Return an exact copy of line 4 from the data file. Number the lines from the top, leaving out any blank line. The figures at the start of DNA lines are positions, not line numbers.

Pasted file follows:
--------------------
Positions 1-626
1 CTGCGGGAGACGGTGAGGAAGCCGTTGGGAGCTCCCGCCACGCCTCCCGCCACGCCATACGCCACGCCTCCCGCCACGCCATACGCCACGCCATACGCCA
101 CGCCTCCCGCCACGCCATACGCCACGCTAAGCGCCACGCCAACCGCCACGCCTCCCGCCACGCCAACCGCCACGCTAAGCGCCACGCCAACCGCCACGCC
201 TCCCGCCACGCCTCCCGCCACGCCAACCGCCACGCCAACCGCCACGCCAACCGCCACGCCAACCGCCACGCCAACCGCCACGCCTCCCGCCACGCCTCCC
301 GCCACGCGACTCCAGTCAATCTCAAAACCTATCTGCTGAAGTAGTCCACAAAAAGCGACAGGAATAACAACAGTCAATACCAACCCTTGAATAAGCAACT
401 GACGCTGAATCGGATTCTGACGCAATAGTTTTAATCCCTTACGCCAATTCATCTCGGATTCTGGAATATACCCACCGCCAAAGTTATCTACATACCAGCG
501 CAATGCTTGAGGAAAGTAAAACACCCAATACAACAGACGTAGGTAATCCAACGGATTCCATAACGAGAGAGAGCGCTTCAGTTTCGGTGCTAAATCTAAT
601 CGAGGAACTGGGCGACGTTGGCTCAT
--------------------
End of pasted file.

201 TCCCGCCACGCCTCCCGCCACGCCAACCGCCACGCCAACCGCCACGCCAACCGCCACGCCAACCGCCACGCCAACCGCCACGCCTCCCGCCACGCCTCCC